Data are expressed as mean ± SE. Associations between categorical groups were evaluated using the χ2 or Fisher’s exact test, when appropriate. The influence of prognostic factors on tumor-related recurrence as well as survival was assessed by Kaplan-Meier estimates, and subgroups were compared by the log-rank test for univariate analysis. The multivariate Cox’s proportional hazard model was applied using a stepwise forward method to detect independent predictors of recurrence/survival. When appropriate, linear regression and Pearson r correlation were calculated. Two-tailed P values of ≤0.05 were considered statistically significant.
RESULTS AND DISCUSSION
We assessed the expression of UCP2 mRNA in colonic mucosa from paired surgical specimens of patients undergoing resection for colon adenocarcinoma by quantitative real-time PCR. As shown in Table 1⇓ , UCP2 mRNA levels were severalfold higher in the tumor mucosa when compared with the grossly normal peritumoral colonic mucosal specimens used as control (3.55 ± 0.85; n = 10). Because UCP2 is under considerable translational regulation (15) , we also assessed the amounts of UCP2 protein (Fig. 1)⇓ and found similar tumor to peritumoral tissue (T/P) ratios when quantifying the Western blots by densitometry (3.94 ± 0.91; n = 8). There was a strong linear correlation between the T/P ratio of UCP2 mRNA and protein expression (r = 0.91; P = 0.0015), suggesting that increased UCP2 expression in colon adenocarcinoma is largely determined at the transcriptional level.
Because expression of UCP2 has been associated with ROS levels in various tissues (10 , 11) , we decided to analyze the relationship between increased UCP2 expression and oxidative stress in the colonic cancer tissue. We assessed the amount of oxidants in mucosal specimens from colon adenocarcinoma and peritumoral regions by measuring tissue levels of MDA, a marker of lipid peroxidation. Table 2⇓ indicates that we found increased MDA levels in colon adenocarcinomas compared with peritumoral regions with a T/P ratio of 2.13 ± 0.40 (n = 10). A statistically significant, positive correlation was found between MDA levels and expression of UCP2 mRNA in these colon tumor specimens (r = 0.65; P = 0.04), but the association between MDA levels and UCP2 protein expression was not significant (r = 0.60; P = 0.11; Fig. 2⇓ ). Although these data link UCP2 expression to ROS production in tumor cells, the cause and effect relationship remains unclear. Keeping in mind the relatively small number of cases, lack of a correlation between MDA and UCP2 protein levels may also result from efficient control of ROS production at higher UCP2 levels. Additional studies in which UCP2 expression is experimentally altered will be needed to definitively answer this question.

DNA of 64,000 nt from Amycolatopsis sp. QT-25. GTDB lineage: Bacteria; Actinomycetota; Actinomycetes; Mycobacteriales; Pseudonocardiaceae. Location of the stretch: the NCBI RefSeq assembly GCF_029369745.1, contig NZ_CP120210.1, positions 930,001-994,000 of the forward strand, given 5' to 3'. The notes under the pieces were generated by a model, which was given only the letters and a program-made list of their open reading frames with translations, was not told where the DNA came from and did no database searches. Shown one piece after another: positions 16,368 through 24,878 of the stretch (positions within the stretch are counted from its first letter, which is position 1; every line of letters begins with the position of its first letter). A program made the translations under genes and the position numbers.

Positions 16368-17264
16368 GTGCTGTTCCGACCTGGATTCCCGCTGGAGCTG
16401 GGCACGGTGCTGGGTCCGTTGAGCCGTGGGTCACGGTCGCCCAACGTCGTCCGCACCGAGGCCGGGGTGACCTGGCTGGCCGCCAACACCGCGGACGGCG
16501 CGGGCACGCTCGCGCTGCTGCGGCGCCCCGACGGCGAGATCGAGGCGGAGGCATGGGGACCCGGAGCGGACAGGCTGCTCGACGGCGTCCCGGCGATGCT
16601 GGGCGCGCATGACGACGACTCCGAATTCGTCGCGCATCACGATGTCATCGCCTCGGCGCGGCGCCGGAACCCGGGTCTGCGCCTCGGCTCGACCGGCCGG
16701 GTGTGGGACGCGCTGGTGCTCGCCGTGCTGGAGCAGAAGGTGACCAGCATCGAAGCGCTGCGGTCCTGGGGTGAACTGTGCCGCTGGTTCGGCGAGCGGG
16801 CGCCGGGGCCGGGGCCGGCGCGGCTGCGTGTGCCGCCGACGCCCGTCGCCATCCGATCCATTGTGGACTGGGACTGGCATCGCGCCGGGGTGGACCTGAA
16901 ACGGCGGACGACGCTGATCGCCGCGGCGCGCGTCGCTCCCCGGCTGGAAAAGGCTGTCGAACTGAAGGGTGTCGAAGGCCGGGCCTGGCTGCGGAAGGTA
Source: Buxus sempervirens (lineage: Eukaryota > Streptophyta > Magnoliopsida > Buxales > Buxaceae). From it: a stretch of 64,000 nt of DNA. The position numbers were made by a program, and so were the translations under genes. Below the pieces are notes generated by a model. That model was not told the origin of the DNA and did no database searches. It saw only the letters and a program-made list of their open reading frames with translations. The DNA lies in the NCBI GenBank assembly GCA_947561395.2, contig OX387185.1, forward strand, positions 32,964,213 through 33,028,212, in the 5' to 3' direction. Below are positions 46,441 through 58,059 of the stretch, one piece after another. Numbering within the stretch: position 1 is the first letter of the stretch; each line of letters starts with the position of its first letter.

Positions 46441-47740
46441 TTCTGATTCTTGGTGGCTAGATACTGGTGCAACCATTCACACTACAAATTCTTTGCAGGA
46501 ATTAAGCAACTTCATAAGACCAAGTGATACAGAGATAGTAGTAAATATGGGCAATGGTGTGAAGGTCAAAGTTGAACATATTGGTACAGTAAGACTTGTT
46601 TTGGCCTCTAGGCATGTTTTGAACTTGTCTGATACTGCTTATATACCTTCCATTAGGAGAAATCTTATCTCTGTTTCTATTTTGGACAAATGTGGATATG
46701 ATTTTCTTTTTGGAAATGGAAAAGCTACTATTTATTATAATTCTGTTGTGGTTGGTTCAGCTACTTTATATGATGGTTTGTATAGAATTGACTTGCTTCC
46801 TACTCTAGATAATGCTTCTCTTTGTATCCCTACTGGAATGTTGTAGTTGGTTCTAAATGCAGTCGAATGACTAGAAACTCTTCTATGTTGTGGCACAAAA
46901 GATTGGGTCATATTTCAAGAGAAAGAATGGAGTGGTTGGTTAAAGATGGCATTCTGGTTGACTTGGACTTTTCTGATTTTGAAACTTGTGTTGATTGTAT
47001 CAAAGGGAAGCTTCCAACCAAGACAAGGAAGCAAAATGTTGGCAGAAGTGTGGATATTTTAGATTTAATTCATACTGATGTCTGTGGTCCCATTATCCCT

To further characterize UCP2 protein expression in the human colon, we applied immunohistochemistry to colon tissue sections including nonneoplastic hyperplastic polyps, neoplastic tubular adenomas, and a tissue microarray set of colonic adenocarcinomas. The epithelium of normal colon and hyperplastic polyps was negative for UCP2 expression (Fig. 3)⇓ , although occasional weak epithelial immunopositivity was seen in the superficial mucosal layers. Scattered UCP2-positive cells were seen in the stroma without a particular distribution pattern. Some of the UCP2-positive stromal cells were morphologically consistent with macrophages, as illustrated by the positive staining of tingible body macrophages seen in Fig. 3D⇓ . In contrast, strongly positive staining for UCP2 with a diffuse distribution pattern was identified throughout the mucosa in most tubular adenomas and adenocarcinomas (Fig. 3A and B)⇓ . These findings indicate that colonic epithelium is the primary source of increased UCP2 expression in colon cancer. As shown in Table 3⇓ , whereas colonic UCP2 expression was rare in hyperplastic polyps, about half of the tubular adenomas and the vast majority of adenocarcinomas stained positive for UCP2, suggesting that UCP2 expression may intensify along the adenoma-carcinoma sequence. However, analysis of patient survival data and histologic grades of colon cancer in conjunction with the intensity of UCP2 staining showed no statistically significant correlation (data not shown).